Security Boosters

General Lee had surrendered, and the Civil War had ended. The President should have been able to enjoy a light moment at the theater. That wasn’t to be. President Lincoln was shot April 14, 1865, changing forever the mindset regarding the protecting of U.S. Presidents and other important officials. Originally started to combat widespread counterfeiting, the United States Secret Service assumed responsibility for presidential protection in 1902 after William McKinley was assassinated. Today, billions of dollars are spent each year investing in the protection of our leaders, including special transportation, communications, and armed personnel. In other words, our government responded to a new reality in terms of the danger to our leaders.

Similarly, school shootings have claimed the lives of hundreds of innocents since the first recorded shooting in 1764. The pattern goes something like this. First, a school shooting takes place. Second, multitudes call for thoughts, prayers, and vigils for those affected. Third, politicians call out again for gun control. Then, as always, the shootings fade to the background until another incident takes place. How many more lives must be lost until we admit we are also in a similar new reality that must be confronted with new strategies?

What is missing from this repeating cycle is the integration of any meaningful security strategy to protect our schools in the face of this new reality that no one wanted. From banks to Brinks trucks to museums to Fort Knox to sporting events, our society typically protects what it values the most. The most precious asset we have is our children and yet, despite the continued carnage, there is little comprehensive action taken in most school districts around the country save for the locked doors, some metal detectors, and perhaps a single resource officer tasked with the impossible responsibility to be everywhere on the campus at the same time. 

A typical school system is supported by an army of volunteer booster organizations. The marching band has boosters. The cheerleaders have boosters. The football team has boosters. These support booster organizations provide thousands of volunteer man hours each year to facilitate successful extra-curricular activities for students. There is no reason every school in the country could not have security boosters to provide protection for what we all hold as precious. Every community is filled with retired military and peace officers who have the firearms expertise and know how to protect our children. Many of these hometown heroes would have no problem being vetted, screened, trained and then assigned a few days a month to protect a certain designated area of a school together with other security boosters.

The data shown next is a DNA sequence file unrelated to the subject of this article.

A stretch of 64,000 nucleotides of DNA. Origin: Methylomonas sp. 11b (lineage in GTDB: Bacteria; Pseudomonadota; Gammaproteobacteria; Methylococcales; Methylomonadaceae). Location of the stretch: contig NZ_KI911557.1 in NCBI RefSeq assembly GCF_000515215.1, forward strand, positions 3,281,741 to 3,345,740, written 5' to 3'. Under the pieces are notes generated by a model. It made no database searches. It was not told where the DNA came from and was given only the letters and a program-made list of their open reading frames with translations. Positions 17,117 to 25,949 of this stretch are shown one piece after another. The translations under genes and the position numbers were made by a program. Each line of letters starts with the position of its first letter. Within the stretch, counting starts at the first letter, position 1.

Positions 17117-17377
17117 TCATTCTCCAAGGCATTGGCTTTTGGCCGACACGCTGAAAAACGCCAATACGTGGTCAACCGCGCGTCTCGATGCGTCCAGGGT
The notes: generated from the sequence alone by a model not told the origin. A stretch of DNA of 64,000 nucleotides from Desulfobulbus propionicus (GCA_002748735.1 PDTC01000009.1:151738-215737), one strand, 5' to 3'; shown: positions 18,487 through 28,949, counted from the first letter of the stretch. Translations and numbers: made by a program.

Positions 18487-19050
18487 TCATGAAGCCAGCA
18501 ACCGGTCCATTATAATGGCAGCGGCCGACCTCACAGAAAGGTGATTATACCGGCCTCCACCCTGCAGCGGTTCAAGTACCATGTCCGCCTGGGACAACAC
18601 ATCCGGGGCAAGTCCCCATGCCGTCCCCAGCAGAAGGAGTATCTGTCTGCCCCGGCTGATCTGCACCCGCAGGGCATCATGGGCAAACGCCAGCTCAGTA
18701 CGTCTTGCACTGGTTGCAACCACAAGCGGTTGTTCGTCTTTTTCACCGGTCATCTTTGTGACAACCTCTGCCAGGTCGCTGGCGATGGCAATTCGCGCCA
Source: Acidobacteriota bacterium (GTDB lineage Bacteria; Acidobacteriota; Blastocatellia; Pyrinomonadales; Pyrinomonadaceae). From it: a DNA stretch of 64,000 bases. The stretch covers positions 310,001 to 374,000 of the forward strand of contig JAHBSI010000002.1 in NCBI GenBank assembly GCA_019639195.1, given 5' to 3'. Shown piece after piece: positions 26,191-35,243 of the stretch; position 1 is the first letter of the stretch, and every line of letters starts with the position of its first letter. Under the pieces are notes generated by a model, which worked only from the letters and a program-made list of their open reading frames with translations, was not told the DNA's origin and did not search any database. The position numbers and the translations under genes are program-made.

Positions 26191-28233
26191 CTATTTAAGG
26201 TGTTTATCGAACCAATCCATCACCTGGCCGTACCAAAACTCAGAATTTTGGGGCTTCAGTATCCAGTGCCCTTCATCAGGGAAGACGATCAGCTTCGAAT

Sure, lock the doors and keep guns out of the hands of the mentally disturbed and the demonized, but it’s time for a widespread strategy to protect our children – a strategy such as the integration of trained and experienced security boosters in our schools. Why? Because evil doesn’t make sense, doesn’t ask for permission, and doesn’t obey gun laws. It only took one presidential assassination to move us to action. There have been 229 U.S. school shootings since the Columbine massacre in 1999 with 304 deaths and 485 more injured from shootings. In 2018 alone there were 35 mass school shootings. May 24, 2022 we all learned of 21 more deaths in a Texas elementary school shooting. How many more will it take before we take real action and address the new reality by integrating armed and trained volunteer security boosters who can deter the threat of shootings and when necessary, eliminate them?